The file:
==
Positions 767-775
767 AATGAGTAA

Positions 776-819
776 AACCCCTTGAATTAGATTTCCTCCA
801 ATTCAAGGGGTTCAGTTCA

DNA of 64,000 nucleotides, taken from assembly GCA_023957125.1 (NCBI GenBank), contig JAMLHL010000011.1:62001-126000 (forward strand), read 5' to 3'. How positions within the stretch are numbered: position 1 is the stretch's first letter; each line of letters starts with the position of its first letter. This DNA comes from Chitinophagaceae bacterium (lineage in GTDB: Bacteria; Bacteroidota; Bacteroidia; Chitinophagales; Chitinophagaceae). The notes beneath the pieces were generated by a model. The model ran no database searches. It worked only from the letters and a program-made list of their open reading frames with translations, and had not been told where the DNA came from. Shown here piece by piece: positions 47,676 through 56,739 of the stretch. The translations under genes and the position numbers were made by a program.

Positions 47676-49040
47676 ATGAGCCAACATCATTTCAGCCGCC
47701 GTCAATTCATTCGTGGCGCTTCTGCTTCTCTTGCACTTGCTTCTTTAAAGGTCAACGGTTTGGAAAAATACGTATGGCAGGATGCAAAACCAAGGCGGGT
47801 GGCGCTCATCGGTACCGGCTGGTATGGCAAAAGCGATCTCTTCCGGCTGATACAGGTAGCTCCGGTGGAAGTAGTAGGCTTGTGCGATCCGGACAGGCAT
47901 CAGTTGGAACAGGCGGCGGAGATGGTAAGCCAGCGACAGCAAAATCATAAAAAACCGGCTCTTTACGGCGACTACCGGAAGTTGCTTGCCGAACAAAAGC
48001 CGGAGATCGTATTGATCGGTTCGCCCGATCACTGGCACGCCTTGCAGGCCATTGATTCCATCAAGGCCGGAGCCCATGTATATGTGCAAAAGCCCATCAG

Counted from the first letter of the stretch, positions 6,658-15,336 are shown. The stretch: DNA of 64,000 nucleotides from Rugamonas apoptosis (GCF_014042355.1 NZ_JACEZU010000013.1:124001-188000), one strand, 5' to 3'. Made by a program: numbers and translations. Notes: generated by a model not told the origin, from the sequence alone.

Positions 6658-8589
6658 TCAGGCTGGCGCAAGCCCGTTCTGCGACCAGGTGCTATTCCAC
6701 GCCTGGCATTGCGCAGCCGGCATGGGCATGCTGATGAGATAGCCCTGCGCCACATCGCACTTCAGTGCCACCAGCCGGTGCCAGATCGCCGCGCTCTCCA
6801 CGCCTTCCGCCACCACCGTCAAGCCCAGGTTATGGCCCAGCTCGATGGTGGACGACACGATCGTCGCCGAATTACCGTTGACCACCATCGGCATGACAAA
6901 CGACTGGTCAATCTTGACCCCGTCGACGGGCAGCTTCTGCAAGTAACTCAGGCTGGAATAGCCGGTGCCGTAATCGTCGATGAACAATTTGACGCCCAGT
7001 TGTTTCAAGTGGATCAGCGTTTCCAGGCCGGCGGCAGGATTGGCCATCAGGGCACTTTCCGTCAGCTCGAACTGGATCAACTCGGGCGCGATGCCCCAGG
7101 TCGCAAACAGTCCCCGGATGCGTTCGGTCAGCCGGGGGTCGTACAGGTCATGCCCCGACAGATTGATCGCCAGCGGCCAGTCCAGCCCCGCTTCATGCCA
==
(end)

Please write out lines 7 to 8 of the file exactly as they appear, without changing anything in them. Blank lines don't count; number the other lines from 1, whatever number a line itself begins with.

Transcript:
Positions 47676-49040
47676 ATGAGCCAACATCATTTCAGCCGCC